4

So $\hat x$ and $\widehat x$ give upper hats of different length, however, unlike \overbrace{} had an \underbrace{}, one sometimes needs an \uhat and \uwidehat.

What is the best (cleanest, fewest conflicts with possible usage, e.g, as interval endpoints in a definite integral, ie, scale properly) to get a underhat and underwide hat (same hats, but flipped, and below the symbol in question).

I suppose one can use

\documentclass{article}\usepackage{amsmath,mathtools,amssymb}
\newcommand*{\uhat}{\underset{\mathrel{\text{\raisebox{.25ex}{\rotatebox[origin=c]{180}{$\wedge$}}}}}}
\newcommand*{\uwidehat}{\underset{\mathrel{\text{\raisebox{.25ex}{\rotatebox[origin=c]{180}{$\widehat{~}$}}}}}}
\begin{document}
$\uhat x ~ ~ \uwidehat X$
\end{document}

But there must be better ways.

  • 1
    you say "flipped", and your code indicates a 180 degree rotation. i'd interpret that to mean an "undercheck" and an "under widecheck" (not that they exist either). can you clarify which way the "point" is supposed to point? (unicode has an "under circumflex" at U+032D. is this what you want for the narrow one?) – barbara beeton May 2 '15 at 20:21
  • i used 180 for no particular reason, just as a temporary macro for the paper im writing now. i suppose I should have scaled them by -1 to actually strictly reflect them to get them lining up below with the ordinary versions. i don't know if U+032D will look proper or not in general, perhaps that is one option. the key thing is not to load any language packages or require XeTeX. – Guido Jorg May 2 '15 at 20:31
  • 1
    the reason i asked about the shape + name is that U+032D should be in the xits/stix fonts with the command name \textsubcircum. (confusing name, i know, but it was already assigned in the tipa fonts, and there has been an effort made to avoid assigning additional names. take a look in the comprehensive symbols list.) – barbara beeton May 2 '15 at 20:42
  • so \usepackage{tipa}? I looked in the symbols list, many convenient marks there. But on linux i seem not to have tipa.sty installed. What general category of packages is it in? Because tipa.sty I see needs some other files to work – Guido Jorg May 2 '15 at 21:05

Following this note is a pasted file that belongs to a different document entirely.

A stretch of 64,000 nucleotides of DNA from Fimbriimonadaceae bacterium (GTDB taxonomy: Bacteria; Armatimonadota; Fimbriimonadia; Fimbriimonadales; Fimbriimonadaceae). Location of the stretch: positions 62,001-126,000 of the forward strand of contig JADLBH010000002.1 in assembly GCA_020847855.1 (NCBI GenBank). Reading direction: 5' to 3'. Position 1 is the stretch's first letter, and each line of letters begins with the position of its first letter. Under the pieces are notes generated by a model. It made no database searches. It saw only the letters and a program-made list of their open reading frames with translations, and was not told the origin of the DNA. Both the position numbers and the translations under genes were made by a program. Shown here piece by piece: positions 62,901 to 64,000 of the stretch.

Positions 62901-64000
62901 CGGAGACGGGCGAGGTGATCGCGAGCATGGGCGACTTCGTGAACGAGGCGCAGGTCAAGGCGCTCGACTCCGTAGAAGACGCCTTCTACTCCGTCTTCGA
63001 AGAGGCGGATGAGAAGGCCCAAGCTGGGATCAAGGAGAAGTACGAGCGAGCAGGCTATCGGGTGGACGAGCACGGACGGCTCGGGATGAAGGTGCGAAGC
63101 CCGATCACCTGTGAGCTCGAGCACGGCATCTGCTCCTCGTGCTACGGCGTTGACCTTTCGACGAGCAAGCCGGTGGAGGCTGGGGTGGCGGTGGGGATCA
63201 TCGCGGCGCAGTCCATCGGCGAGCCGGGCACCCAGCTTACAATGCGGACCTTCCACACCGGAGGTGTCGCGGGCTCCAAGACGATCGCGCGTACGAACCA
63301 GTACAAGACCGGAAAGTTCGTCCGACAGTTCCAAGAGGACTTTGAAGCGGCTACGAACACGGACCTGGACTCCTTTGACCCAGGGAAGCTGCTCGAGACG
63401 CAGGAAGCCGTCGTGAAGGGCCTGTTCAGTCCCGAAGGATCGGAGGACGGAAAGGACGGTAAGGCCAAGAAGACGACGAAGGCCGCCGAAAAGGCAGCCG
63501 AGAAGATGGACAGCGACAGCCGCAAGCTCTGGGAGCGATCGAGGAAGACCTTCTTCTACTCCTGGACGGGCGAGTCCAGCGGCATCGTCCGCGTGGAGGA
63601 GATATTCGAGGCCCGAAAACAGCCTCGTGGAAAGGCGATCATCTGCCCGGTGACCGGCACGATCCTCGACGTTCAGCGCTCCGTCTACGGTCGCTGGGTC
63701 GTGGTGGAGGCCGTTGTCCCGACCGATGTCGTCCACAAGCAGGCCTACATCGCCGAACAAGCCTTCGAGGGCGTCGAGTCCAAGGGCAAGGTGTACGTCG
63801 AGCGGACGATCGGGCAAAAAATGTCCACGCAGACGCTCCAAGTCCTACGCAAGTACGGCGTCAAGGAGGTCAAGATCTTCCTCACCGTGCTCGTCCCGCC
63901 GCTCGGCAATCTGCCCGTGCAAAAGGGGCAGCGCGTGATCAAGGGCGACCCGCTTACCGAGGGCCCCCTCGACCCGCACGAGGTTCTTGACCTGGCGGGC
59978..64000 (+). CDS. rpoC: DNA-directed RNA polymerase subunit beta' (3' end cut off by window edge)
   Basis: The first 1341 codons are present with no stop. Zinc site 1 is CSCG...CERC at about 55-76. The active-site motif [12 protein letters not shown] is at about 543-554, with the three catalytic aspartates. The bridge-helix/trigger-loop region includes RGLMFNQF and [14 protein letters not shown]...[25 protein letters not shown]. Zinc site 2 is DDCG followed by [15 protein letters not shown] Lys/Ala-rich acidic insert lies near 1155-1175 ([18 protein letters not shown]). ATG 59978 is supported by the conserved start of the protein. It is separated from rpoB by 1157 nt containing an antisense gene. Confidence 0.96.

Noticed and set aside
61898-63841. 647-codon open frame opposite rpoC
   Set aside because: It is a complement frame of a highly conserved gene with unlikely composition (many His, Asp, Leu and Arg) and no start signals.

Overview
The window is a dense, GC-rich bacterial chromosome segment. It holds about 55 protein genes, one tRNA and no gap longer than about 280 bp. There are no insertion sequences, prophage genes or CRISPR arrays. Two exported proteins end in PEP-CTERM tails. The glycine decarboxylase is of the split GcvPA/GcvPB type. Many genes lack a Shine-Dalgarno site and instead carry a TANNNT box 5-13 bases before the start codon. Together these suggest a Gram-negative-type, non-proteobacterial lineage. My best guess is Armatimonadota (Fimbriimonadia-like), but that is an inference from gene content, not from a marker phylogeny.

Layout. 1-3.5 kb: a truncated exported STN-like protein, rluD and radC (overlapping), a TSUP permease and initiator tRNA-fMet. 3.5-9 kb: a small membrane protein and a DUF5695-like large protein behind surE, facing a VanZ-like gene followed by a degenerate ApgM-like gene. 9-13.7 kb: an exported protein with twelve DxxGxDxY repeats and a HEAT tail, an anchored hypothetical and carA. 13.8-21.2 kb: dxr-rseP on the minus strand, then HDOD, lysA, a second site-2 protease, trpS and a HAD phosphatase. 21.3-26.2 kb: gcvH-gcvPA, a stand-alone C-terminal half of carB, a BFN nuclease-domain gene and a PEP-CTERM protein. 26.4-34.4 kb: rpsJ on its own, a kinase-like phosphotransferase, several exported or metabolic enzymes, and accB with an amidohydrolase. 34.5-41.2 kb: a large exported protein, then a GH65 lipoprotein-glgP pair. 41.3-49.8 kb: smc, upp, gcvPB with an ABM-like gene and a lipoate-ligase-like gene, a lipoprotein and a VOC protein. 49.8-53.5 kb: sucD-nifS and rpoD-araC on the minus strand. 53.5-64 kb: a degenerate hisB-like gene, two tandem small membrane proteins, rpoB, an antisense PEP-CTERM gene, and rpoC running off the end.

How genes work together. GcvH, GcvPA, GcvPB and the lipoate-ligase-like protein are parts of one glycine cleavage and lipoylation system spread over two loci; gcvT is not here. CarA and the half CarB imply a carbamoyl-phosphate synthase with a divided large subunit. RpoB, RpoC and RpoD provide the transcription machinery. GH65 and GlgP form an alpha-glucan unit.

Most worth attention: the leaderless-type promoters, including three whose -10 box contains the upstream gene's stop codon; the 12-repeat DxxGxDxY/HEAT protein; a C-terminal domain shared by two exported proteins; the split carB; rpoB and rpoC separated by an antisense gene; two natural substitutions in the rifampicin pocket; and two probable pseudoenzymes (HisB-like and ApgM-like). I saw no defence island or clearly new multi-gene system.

2

For the under hat just use \underaccent{\check}; for the wide under hat, typeset the wide hat over a phantom of the argument, then flip it vertically, raising it by a suitable amount. Then overlap the flipped accent to the text.

\documentclass{article}
\usepackage{amsmath}
\usepackage{accents}
\usepackage{graphicx}

\newcommand{\uhat}{\underaccent{\check}}

\newcommand{\uwidehat}[1]{%
  \mathpalette\douwidehat{#1}%
}

\makeatletter
\newcommand{\douwidehat}[2]{%
  \sbox0{$\m@th#1\widehat{\hphantom{#2}}$}%
  \sbox2{$\m@th#1x$}
  \sbox4{$\m@th#1#2$}
  \dimen0=\ht0
  \advance\dimen0 -.8\ht2
  \dimen2=\dp4
  \rlap{%
    \raisebox{\dimexpr\dimen0-\dimen2}{%
      \scalebox{1}[-1]{\box0}%
    }%
  }%
  {#2}%
}
\makeatother

\begin{document}

$\hat{a}\uhat{a}$

$\uwidehat{aaa}\uwidehat{fg}X_{\uwidehat{abc}}$

\end{document}

enter image description here

According to Barbara Beeton's, Unicode recommends that accents should not be flipped if set below. So I provide also a non flipped version.

\documentclass{article}
\usepackage{amsmath}
\usepackage{accents}
\usepackage{graphicx}

\newcommand{\uhat}{\underaccent{\hat}}

\newcommand{\uwidehat}[1]{%
  \mathpalette\douwidehat{#1}%
}
\makeatletter
\newcommand{\douwidehat}[2]{%
  \sbox0{$\m@th#1\widehat{\hphantom{#2}}\vphantom{t}$}%
  \sbox2{$t$}%
  \dimen2=\ht0
  \advance\dimen2 -\ht2
  \sbox2{$#2$}%
  \dimen0=\ht0
  \rlap{%
    \raisebox{\dimexpr-\dimen0-\dp2-1pt}[0pt][\dimexpr\dimen2+\dp2]{\box0}%
  }
  {#2}%
}
\makeatother

\begin{document}

$\hat{a}\uhat{a}$

$\uwidehat{aaa}\uwidehat{fg}X_{\uwidehat{abc}}$

\end{document}

enter image description here

Note that the whole construction is turned into an ordinary atom (which always happens with other underaccents), so in case you want to use it for an operation or relation symbol, you have to say something like

$a \mathbin{\uwidehat{+}} b$

that will produce

enter image description here

I used the second version, but it's the same for the flipped version. (Thanks to wipet for noting the problem in the original version.)

  • but i wouldn't call that a "wide hat"; i'd call it a "wide check". there's some terminology that needs to be normalized here. (cf unicode U+032C which has the name "combining caron below".) – barbara beeton May 2 '15 at 21:22
  • @barbarabeeton I used the same term as the OP. – egreg May 2 '15 at 21:23
  • The $a \uwidehat+ b$ will not work. – wipet May 3 '15 at 5:52
  • 1
    @wipet for noting (verb to note). – egreg May 3 '15 at 10:09
3

You can easily do that with the accents package:

\documentclass{article}
\usepackage[utf8]{inputenc}
\usepackage{mathtools,amssymb}

\usepackage{accents}
\newcommand*{\uhat}[1]{\underaccent{\hat}{#1}}
\newcommand*{\uwidehat}[1]{\underaccent{\widehat{\hphantom{#1}}}{#1}}

\begin{document}

  $ \uhat{x}\enspace \uwidehat X$

\end{document} 

enter image description here

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